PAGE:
Respiratory: increased pharyngeal and tracheobronchial secretions, dyspnea, central respiratory paralysis, respiratory muscle paralysis, laryngospasm, bronchospasm, bronchiolar constriction

Skin: diaphoresis, flushing, rash, urticaria

Other: thrombophlebitis at I.V. site, cholinergic crisis, anaphylaxis

Interactions

Drug-drug. Aminoglycosides: potentiation of neuromuscular blockade

Anesthetics (general and local), antiarrhythmics: decreased anticholinesterase effects

Atropine, belladonna derivatives: suppression of parasympathomimetic GI symptoms (leaving only fasciculations and voluntary muscle paralysis as signs of anticholinesterase overdose)

Corticosteroids: decreased anticholinesterase effects; after corticosteroid withdrawal, increased anticholinesterase effects

Ganglionic blockers (such as mecamy-lamine): increased anticholinesterase effects

Magnesium: antagonism of beneficial anticholinesterase effects

Nondepolarizing neuromuscular blockers (atropine, pancuronium, tubocurarine): antagonism of neuromuscular blockade and reversal of muscle relaxation after surgery (with parenteral pyridostigmine)

Other anticholinesterase drugs: in patients with myasthenia gravis, symptoms of anticholinesterase overdose that mimic underdose, causing patient's condition to worsen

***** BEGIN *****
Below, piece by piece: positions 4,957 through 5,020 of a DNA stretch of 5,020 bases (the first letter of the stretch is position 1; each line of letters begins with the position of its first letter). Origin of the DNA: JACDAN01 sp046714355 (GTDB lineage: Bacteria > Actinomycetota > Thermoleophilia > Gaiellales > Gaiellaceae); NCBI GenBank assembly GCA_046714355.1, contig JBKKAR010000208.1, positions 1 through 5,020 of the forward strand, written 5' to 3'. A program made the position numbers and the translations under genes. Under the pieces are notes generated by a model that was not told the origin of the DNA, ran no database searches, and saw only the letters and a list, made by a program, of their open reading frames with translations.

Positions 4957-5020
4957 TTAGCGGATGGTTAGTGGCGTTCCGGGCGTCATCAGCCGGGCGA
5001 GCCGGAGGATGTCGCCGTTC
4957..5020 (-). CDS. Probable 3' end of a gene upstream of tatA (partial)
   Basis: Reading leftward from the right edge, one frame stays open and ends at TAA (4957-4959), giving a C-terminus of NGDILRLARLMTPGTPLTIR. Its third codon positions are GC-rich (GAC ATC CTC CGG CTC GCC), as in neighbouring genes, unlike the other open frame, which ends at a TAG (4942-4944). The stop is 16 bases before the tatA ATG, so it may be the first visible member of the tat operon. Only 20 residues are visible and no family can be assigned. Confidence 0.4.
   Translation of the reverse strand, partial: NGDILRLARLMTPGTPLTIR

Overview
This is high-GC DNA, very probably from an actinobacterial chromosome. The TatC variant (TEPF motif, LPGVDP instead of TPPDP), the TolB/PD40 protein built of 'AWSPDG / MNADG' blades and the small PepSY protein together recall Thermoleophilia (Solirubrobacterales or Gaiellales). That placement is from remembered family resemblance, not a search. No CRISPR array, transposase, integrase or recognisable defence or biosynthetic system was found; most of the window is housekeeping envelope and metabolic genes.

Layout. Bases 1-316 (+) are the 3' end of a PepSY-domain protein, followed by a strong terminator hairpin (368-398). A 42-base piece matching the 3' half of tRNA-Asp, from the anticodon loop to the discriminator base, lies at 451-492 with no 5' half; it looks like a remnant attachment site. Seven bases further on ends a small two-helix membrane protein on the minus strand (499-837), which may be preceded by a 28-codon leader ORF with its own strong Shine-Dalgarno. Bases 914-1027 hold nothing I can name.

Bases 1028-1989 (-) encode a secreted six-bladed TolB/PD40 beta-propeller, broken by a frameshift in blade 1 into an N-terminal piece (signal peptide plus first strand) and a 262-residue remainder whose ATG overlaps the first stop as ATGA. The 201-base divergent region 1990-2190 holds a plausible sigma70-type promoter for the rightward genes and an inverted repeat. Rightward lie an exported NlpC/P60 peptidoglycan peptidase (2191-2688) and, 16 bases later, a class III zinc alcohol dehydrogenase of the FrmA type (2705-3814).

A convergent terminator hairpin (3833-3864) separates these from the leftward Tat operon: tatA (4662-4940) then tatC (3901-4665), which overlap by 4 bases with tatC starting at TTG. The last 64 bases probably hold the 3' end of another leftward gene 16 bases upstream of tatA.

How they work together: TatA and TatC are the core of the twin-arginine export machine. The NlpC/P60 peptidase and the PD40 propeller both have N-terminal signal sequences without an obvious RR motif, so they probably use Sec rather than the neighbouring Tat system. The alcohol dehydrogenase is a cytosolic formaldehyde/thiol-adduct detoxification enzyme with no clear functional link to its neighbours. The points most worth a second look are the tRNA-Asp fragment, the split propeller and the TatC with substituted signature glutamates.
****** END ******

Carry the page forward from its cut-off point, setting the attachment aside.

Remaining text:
Succinylcholine: increased and prolonged neuromuscular blockade (including respiratory depression)

Patient monitoring

• Assess patient's response to each dose.

• Monitor vital signs, ECG, and cardiovascular and respiratory status.

Assess for signs and symptoms of overdose, which indicate cholinergic crisis.

Patient teaching

• If patient is using syrup, advise him to pour it over ice.

• Instruct patient using extended-release tablets not to crush them.

Teach patient to recognize and promptly report signs and symptoms of overdose, including muscle fasciculations, sweating, excessive salivation, and constricted pupils.

• Tell patient drug may cause headache and muscle cramps. Encourage him to discuss activity recommendations and pain management with prescriber.

• Advise patient to monitor and report his response to ongoing therapy so that optimal dosage can be determined.

• As appropriate, review all other significant and life-threatening adverse reactions and interactions, especially those related to the drugs mentioned above.